There are so many changes in the world, and even in our own little areas, that it is sometimes a challenge to keep up with them.
One change is in our menus, whether at home or in a restaurant. The “meat and three,” which has been around forever, was a good division of proportions, giving us the three servings of vegetables we need. This offering is no longer listed on many restaurant menus.
My sympathy is with magazine food editors who must present new, healthy, tasty and attractive dishes for their monthly cooking section pages. I suppose that, after a while, pork chops and green beans are not stimulating reading.
I hope that today’s two dishes will stimulate both your cooking and eating. They are a continuation of selections from cookbooks from another time. I like cookbooks and can’t overcome the temptation to buy them — but, then, it is a harmless and not too expensive obsession.
This book is the Kenwood Methodist Cookbook, published in 1939. There was no address, but a page of ads in the back listed businesses in Wisconsin. It was written in the days before almost every household had either an electric or gas range, and the temperature of surface units and ovens in the wood stove was an approximate guess based on the cook’s experience — or if she could get someone to bring in the stove wood.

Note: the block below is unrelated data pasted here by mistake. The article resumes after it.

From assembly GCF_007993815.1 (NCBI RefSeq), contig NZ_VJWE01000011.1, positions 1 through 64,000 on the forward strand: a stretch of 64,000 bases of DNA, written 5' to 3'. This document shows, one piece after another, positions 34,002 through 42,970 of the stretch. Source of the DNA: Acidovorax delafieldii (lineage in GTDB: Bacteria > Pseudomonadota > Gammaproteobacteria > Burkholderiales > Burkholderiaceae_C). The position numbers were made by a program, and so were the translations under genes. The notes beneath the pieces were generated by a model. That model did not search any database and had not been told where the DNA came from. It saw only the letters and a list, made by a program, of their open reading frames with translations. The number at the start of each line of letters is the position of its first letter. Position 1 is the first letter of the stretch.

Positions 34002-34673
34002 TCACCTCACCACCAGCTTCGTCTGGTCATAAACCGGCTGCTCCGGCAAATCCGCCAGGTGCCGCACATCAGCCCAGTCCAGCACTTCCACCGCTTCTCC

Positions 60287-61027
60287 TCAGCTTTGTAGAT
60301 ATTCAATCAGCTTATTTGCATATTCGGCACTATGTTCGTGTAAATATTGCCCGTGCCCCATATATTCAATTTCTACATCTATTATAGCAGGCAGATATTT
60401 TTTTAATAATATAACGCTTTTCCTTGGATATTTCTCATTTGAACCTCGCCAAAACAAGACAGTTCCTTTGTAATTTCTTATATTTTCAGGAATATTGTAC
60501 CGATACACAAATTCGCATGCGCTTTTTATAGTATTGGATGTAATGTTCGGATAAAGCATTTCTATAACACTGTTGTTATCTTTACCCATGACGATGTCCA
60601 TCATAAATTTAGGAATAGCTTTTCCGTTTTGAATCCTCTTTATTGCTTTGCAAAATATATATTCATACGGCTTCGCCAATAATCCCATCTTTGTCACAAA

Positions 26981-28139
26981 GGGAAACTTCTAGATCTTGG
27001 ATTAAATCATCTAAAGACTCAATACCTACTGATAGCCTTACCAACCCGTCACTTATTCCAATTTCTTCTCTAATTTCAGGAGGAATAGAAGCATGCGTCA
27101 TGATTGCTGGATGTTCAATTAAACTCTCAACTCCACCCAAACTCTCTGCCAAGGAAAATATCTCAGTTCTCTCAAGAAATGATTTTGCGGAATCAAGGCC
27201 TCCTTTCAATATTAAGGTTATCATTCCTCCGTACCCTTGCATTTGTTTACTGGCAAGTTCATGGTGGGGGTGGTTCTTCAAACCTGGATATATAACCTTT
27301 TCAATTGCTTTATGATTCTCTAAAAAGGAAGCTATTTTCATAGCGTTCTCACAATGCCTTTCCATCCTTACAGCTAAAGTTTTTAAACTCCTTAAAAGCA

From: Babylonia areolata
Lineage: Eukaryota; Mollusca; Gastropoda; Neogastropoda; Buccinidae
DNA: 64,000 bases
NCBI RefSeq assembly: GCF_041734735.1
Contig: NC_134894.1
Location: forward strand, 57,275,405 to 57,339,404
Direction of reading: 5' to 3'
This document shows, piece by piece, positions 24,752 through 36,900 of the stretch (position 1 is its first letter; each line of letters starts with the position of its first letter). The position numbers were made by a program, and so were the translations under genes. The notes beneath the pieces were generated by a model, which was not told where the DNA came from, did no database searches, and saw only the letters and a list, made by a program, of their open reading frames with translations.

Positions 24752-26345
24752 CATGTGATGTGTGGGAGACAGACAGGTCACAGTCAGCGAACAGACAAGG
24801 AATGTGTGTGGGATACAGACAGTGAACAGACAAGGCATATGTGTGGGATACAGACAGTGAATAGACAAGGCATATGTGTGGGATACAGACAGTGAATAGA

Because my stove replacement/kitchen repair has not been completed, I could not prepare these two as I normally do. Both recipes sounded like ones we would want to try — and I shall, when I get my kitchen together again.
I have encouraged you to do this before: Write down your best-received recipes and make copies for family members. I am writing the recipes as they appeared in the 1939 cookbook, but was unable to confirm the names of the women who contributed them at the time The Courier went to press. But we can thank the Kenwood Methodist Cookbook for publishing these timeless dishes that you can serve this week for … Sunday Dinner.
Baked Stuffed Tomatoes
Select large, firm tomatoes and cut top from stem end. Scoop out all the center into a bowl. For six tomatoes, add the following to the tomato pulp:
5 slices bread, broken into small pieces
1 small onion, finely chopped
5 stalks celery, finely chopped
2 tbsp. sugar
1 tsp. salt
Mix well and fill tomatoes, salting inside slightly. Dot generously with butter and bake about 40 minutes in moderate oven.
Baked Sweet Potato Cutlets*
6 medium-sized sweet potatoes
3 tbsp. butter
1/2 tsp. salt
3 tbsp. butter
1/3 cup milk
1/2 cup chopped pecans
3/4 cup ground pecans
1/4 tsp. nutmeg
1/8 tsp. pepper
Boil the potatoes; peel and press through ricer. Add the butter (melted), the seasonings and the milk (heated). Beat until mixture is light and fold in the chopped pecans. Divide into 12 portions and shape into a cutlet. Roll in the ground pecans. Dot with butter and bake at 425 degrees.
*cutlet: small, flat croquette of chopped meat or fish
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